The 11 Most-Deadly Sins in Sales & Marketing -- and How to Avoid Them
Shortcuts to the Marketing process began back in the late 80s when it became voguish to decree that management was a specialty unto itself -- and an effective manager is an effective manager is an effective manager -- irrespective of the business function.
About the same time, corporate management fell into the trap of managing from quarter to quarter instead of decade to decade. That was the second bad mistake. This ultimately denuded the company and the profession of well-trained, skilled Marketers.
That, and the lost emphasis on in-depth planning -- plus the deep thought it takes to develop sound, effective strategies -- has crippled the function and turned much of the craft into a lost art.
Short-term profits are everything. Whatever it takes to look good in the second half is OK. As the not-so-old saying goes, "If it feels good, do it."
Third, the computer morphed from a tool that was great for running payrolls. to a tool that was also great for Design & Development, to a tool that was great for everything. Many of today's Marketing people no longer take the time to learn and analyze situations. They think the computer can do the thinking for them -- the attitude is: "Don't bother me with details." That's why the Elevator Pitch and Value Proposition have become so essential, and that's why the lost art of Positioning has become so essential, and this will be discussed in detail later.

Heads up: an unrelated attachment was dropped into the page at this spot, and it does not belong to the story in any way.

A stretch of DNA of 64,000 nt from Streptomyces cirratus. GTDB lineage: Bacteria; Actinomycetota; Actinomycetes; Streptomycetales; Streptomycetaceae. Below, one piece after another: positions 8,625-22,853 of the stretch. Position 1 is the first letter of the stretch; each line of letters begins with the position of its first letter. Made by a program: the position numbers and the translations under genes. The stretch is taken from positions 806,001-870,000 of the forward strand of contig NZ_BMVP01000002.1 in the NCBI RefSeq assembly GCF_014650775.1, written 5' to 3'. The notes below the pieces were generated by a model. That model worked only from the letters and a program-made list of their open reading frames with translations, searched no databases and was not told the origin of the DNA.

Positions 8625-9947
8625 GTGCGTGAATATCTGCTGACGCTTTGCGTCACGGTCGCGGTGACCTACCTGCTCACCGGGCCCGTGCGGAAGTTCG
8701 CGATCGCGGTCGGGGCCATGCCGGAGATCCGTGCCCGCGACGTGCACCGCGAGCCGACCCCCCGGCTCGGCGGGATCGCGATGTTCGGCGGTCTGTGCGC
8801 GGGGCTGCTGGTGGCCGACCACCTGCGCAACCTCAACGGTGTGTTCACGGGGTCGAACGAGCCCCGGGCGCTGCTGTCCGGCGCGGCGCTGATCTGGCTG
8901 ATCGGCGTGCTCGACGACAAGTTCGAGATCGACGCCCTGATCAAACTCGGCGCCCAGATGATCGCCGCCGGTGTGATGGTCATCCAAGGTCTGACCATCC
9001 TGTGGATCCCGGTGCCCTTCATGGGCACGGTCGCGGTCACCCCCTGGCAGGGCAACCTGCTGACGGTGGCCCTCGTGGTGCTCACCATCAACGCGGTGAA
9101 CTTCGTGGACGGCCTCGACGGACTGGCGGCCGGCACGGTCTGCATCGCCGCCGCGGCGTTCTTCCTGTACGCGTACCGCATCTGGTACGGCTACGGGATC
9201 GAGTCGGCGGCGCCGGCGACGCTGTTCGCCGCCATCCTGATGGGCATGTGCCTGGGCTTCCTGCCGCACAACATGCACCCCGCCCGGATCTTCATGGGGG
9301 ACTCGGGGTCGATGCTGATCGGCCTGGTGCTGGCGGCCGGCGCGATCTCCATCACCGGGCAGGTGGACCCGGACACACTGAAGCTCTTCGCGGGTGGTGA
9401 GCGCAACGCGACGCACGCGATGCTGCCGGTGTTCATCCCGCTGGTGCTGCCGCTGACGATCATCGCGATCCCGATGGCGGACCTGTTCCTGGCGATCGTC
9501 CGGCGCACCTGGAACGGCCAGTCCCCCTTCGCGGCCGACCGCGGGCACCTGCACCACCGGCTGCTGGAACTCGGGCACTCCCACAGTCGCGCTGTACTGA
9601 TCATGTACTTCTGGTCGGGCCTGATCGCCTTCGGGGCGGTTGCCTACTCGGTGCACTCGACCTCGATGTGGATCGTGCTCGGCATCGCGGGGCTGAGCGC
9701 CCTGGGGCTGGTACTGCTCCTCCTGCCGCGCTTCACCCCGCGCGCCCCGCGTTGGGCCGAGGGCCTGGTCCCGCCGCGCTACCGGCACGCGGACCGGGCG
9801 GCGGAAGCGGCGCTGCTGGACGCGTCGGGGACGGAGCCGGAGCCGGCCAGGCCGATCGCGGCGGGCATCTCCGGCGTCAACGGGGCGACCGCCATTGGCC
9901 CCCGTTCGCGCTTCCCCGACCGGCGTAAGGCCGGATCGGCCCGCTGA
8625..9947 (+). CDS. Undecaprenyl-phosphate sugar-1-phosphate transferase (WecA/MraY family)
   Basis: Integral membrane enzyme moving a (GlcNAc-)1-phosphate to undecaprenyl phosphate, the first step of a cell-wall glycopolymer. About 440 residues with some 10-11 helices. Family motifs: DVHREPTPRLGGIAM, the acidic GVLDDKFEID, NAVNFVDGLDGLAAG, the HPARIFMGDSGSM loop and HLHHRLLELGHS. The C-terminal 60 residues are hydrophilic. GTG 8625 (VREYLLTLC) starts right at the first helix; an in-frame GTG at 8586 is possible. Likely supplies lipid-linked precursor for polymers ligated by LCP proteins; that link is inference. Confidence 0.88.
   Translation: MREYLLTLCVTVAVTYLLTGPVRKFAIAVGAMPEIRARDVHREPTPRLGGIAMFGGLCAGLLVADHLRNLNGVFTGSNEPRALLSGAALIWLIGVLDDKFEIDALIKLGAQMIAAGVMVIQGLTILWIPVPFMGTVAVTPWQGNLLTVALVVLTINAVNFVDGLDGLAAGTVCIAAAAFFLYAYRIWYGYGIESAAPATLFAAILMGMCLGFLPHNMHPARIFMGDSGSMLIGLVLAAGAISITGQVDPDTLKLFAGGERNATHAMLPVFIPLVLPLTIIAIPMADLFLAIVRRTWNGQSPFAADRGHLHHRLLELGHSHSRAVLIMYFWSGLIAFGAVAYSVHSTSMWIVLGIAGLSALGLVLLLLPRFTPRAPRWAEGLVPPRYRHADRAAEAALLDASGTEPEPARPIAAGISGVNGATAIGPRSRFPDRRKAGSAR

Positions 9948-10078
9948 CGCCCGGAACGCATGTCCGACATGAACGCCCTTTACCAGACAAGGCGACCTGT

Today's three gods:
* Multitasking increases efficiency
* Management is a specialty that can cut across all disciplines
* Short-term planning, short-term management
have been proven false -- conclusively.
Starting with the most-recent fallacy and working back:
a) a recent study on multitasking shows:
1. Tasks are almost always performed less effectively and efficiently.
2. Inveterate multitaskers have a diminished ability to focus on any one task -- even when working on just one task.
3. Since multitaskers aren't able to focus as well, they don't think situations through as well.
b) Management is a specialty that can cut across all lines:
Truly effective managers MUST also possess skills and professional know-how in the functions being managed for several reasons. An effective manager must be: 1. a good teacher, 2. a good critic who knows good work from bad -- and knows how to help the team member fix it, 3. a good coach who creates an atmosphere that encourages others in the organization to come with ideas, and share them with others, 4. an able defender of good work, 5. a defender of his team who's able to defend it when they're right.
That's not all, a good manager must also be: a) respected and trusted by senior management for skills and effectiveness, b) a visionary thinker and planner, c) a good judge of what's best for the company, d) a good salesperson for the department.
To be an effective and respected teacher or critic, the manager has to have mastered his craft. There's no substitute for this.
In the next installment, I'll cite some real-world examples of what I call "Miscast Management."